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The best Christmas present you could give or receive this year?

Q: What do you give to the person who already has more than they need? (Or what do you put on your wish list when you have more than enough shirts and scarves already?)
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A: A goat?

Well, sort of: Give them the gift of generosity.

That's why my wife and I are giving a number of people a goat for Christmas. Over the last few years, I've been honored to be part of an amazing project among the Batwa people in Burundi, which I've blogged about here and here. (If you have a minute, check these links out.)

To make a long story short, the Batwa are amazing people - great dancers and singers, potters and storytellers, incredibly courageous and resilient. But they are also among the worst-off people I've met anywhere, desperately poor, landless for centuries after having been displaced (much like Native Americans in North America), objects of prejudice, excluded socially and until very recently, politically too. Through an amazing story (which I need to share sometime), a group of these landless people were given land, from which they just reaped their first harvest (potatoes!).
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You can read more about the Batwa of Matara here and see more beautiful pictures (read from the bottom up to get the story in sequence).

So ... here's what Grace and I are doing this year. We're giving a Christmas gift on behalf of some family members to the Batwa of Matara in the form of goats and cows. Well, we're not sending gift-wrapped goats and cows, but we're sending money to Claude Nikondeha of amahoro-africa.org, who is managing the Batwa project for Community for Burundi, so that goats, cows, and other farming resources can be purchased for them locally (which is good for the local economy).

We'll be making home-made cards that say, "A goat was given in your name to the Batwa of Matara," along with this link where they can learn more and spread the word:
http://communityforburundi.org/

If this idea makes sense to you, I'd be so grateful if you'd participate with us here.

A goat costs about $45 (they hope to give two to each family - a total of 56) and a cow costs $1250. You can make up a little card (you can easily pull photos from the site) and on Christmas morning, tell the story of why you've decided to give a goat or cow in their name. Somehow, I think this gift of necessities for others honors the birth of Jesus a lot more than giving luxuries to people who are already over-burdened with storing their excess luxuries. Maybe you could put GOAT or COW on your wish list?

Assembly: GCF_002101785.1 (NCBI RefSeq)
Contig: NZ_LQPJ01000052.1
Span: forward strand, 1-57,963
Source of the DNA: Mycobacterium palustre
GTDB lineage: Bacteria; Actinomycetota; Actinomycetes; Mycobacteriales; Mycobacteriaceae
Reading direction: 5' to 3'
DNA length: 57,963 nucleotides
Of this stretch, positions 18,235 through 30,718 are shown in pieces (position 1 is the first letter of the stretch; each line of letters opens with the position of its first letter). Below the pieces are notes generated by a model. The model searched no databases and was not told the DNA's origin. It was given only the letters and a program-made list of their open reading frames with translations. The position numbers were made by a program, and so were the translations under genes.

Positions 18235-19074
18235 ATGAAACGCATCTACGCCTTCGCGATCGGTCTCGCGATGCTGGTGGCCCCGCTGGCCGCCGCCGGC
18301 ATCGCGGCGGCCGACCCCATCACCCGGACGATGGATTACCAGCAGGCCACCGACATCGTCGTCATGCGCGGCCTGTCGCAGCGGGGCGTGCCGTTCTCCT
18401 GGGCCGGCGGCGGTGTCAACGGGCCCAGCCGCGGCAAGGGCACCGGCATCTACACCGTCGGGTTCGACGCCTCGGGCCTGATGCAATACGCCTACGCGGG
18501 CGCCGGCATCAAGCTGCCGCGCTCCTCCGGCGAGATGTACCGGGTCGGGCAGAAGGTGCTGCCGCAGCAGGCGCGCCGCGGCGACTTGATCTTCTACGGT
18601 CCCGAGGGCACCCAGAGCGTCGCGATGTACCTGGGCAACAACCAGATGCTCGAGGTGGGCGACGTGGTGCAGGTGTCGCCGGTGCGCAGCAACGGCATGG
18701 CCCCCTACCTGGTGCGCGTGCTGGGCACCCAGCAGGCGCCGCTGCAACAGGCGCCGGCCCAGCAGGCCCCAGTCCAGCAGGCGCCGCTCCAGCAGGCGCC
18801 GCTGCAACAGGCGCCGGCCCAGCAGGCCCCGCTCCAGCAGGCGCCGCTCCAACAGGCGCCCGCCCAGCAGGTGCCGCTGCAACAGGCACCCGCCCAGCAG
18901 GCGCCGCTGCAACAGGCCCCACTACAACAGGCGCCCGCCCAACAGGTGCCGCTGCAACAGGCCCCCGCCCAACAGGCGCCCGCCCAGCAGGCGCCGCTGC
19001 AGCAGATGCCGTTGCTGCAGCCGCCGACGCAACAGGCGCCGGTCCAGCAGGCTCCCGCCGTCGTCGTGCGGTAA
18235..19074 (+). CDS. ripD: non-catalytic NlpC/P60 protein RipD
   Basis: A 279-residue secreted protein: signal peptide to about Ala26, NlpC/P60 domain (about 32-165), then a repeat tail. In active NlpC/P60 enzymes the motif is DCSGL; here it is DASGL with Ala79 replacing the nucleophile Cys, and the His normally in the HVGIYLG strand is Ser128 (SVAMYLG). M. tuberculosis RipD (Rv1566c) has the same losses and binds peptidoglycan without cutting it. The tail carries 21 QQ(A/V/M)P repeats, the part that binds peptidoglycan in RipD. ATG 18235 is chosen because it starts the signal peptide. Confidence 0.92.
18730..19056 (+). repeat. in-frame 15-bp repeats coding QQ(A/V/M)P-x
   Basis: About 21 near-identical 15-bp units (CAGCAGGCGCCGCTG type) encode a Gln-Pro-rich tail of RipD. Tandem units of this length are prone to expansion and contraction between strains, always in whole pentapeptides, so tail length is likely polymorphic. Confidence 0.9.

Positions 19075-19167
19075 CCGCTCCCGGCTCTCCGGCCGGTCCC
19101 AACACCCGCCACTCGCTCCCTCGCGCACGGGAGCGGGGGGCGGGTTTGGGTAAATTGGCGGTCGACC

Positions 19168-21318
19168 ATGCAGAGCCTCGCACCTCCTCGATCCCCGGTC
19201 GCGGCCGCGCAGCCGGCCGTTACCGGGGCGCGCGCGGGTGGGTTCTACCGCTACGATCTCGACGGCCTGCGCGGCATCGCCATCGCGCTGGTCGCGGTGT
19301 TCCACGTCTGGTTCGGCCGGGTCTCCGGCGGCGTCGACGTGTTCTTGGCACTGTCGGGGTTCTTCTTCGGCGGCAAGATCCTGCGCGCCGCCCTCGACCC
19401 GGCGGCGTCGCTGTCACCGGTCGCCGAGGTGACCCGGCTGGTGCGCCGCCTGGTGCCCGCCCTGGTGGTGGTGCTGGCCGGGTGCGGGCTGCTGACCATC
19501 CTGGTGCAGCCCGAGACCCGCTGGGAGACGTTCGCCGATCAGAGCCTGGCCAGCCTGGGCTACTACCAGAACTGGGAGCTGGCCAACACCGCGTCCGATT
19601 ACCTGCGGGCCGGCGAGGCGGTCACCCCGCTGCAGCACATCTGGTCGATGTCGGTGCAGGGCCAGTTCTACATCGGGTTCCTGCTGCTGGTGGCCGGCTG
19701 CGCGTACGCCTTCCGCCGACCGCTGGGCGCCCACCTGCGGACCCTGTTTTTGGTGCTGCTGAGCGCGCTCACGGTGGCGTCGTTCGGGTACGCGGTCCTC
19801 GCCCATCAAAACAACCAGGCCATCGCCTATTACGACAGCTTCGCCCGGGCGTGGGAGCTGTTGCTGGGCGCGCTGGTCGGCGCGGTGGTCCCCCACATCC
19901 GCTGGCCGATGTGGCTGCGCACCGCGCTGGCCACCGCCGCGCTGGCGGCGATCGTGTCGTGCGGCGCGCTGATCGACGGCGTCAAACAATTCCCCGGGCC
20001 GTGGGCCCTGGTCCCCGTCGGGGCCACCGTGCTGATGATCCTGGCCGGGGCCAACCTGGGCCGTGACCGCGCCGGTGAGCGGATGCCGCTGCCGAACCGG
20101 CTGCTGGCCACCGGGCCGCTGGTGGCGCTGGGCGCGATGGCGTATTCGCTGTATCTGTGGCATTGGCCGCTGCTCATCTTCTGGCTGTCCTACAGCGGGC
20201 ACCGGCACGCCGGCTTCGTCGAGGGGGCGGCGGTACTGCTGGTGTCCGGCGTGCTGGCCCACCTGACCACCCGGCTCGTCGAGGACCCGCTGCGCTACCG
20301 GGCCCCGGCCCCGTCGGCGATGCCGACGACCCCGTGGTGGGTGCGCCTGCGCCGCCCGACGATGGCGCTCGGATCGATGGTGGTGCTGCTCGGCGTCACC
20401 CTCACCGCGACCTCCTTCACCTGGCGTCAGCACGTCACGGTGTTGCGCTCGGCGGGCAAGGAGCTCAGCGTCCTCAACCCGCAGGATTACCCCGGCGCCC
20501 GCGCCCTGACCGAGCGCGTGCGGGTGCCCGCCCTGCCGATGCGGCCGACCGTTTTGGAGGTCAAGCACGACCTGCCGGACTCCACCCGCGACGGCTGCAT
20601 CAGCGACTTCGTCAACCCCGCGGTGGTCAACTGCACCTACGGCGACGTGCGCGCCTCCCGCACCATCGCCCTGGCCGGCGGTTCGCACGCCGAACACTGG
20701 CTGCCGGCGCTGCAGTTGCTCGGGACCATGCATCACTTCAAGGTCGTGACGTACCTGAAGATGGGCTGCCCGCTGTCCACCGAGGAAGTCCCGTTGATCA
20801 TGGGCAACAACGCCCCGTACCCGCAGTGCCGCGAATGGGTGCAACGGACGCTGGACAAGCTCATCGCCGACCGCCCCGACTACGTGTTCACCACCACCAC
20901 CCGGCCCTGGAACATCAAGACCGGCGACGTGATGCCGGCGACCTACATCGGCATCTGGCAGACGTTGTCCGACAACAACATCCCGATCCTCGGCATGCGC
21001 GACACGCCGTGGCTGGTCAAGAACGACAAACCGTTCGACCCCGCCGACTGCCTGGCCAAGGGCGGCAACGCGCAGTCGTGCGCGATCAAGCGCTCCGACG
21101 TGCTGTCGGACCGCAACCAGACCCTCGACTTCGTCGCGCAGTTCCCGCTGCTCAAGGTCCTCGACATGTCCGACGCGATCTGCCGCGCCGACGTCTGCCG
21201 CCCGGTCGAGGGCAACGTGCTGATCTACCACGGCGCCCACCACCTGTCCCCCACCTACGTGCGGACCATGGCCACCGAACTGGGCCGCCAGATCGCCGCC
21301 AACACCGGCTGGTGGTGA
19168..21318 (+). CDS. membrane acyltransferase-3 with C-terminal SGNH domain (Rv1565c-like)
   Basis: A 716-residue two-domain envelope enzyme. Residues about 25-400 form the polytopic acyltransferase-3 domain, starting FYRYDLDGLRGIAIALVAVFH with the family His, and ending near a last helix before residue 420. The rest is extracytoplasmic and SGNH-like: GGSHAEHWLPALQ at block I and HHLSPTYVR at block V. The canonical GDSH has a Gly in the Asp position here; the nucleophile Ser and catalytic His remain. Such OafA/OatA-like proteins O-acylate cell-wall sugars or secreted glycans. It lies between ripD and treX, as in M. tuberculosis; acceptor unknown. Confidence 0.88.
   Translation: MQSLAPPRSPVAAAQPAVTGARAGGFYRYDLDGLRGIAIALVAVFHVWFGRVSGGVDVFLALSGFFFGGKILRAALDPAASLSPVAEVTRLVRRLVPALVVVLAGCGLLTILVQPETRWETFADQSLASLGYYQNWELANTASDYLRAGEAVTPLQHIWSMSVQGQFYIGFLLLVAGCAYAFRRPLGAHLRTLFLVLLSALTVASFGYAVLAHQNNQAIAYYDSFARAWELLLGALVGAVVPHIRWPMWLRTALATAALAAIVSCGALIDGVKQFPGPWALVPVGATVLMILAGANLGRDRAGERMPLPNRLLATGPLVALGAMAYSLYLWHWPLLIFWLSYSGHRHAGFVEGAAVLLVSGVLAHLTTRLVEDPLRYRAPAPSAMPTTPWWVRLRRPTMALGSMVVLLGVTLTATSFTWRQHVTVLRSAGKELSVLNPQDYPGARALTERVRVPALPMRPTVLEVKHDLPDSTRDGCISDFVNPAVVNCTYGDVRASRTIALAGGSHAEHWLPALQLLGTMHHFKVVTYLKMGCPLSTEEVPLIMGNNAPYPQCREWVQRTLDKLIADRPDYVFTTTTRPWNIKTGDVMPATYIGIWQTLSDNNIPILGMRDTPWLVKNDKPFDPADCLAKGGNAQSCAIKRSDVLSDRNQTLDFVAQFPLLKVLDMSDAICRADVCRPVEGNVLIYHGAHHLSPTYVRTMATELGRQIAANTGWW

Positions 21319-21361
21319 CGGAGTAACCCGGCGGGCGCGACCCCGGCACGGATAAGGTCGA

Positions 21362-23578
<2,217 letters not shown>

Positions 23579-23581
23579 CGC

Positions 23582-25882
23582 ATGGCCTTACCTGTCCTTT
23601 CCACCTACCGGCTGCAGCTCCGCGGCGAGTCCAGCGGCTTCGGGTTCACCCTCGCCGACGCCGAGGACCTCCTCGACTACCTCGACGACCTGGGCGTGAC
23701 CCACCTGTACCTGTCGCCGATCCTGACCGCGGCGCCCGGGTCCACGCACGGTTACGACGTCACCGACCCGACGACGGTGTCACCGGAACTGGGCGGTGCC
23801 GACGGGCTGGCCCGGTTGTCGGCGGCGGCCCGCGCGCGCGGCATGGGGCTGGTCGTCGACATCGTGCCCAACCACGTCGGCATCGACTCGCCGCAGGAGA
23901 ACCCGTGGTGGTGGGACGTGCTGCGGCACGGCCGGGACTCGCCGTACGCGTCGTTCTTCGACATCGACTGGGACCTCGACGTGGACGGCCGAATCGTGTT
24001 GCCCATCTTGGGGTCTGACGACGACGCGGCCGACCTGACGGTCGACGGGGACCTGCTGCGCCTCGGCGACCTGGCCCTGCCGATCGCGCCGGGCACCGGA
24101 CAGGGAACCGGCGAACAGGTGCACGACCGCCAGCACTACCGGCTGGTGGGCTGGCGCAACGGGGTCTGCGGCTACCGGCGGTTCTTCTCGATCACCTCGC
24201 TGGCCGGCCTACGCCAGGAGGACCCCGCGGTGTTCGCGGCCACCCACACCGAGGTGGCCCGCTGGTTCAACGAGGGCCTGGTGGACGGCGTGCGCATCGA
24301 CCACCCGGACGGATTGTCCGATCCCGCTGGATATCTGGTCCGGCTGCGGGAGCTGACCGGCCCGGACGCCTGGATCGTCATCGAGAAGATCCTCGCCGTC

Our little circle of online friends could easily meet this opportunity. And just think - it would save you hassling at the mall and giving people shirts and scarves they don't really need, because you could make this happen with a few clicks on our computer, right now, by going first here and then here.

Please consider this. I'll let you know what happens after the New Year.

More after the jump ...


Here's a poem I wrote after visiting the beautiful Twa people who were then homeless but are now settling in Matara ...

Culture Grief
Brian McLaren
They dance and sing as we arrive.
Dust rises ‘round us like rusty smoke.
Our dancing crowd moves like a swarm
Up the hill, through the village, to the center.
Short men smile and clap their welcome.
Women sway in tattered skirts.
One old woman leaps and spins,
Breasts flapping like out-turned pockets,
Arms arcing out like wings.
She dips, leans this way, that,
Eyes wild and alive as a dare.
Boys around me fuse like pistons
Into an engine of percussion.
They jump and stomp, rise and fall,
Feet in complex rhythms
Beating the earth-drum with themselves
As one.
We share the ecstasy of tribal and tribeless finding one another
After a thousand centuries
Apart.
Led by the hand, I stoop down, crawl sideways, fingerprinting red dust,
Into a Batwa hut of sticks, vines, mud, grass.
I, a visitor here, a stranger welcomed, strangely warm,
Adjust to the dim and humane light:
Reed mats, a torn mosquito net, dirt floor, three stones,
A cooking pot and gray embers from the morning fire.
I turn, push out, and squint, delivered back into stark midday sun.
A baby cries in fear,
Mine the first white face his eyes have ever seen.
In light of what has happened, he is right
To cry,
In this, his sad world, and mine, of light
And dark.
These little people, small as splinters in the palm of Africa’s pain -
Their poor neighbors despise them: smelly, dirty, poor, simple.
They have too little water to drink,
None to spare for washing.
They sleep on dirt, in huts,
On land they do not own.
When it rains, they get wet.
Unowned, they even lack the value of slaves.
They do not count.
In school, Tutsi and Hutu alike make fun,
Reconciled in their shared disdain,
And so Batwa seldom last more than a year or two
In school,
If that.
The chief, named No-Name by his parents,
Gathers us beneath a kind of trellis.
Speeches are made. People clap.
Eyes meet eyes. Shy smiles form.
Gifts exchange. My eyes brim.
Somehow they know I am here
To keep a promise and save
My soul.
They sing and dance again as we depart.
For a while I join them stomping in the rising dust,
Wishing I could stay.
What are they singing? I ask.
The translator by my side leans toward me:
They are singing a good-bye song, he says.
The Batwa sing and dance when guests arrive
And when they leave.
They sing when they have food, he says,
And when they hunger they sing.
They survive, he says,
This way.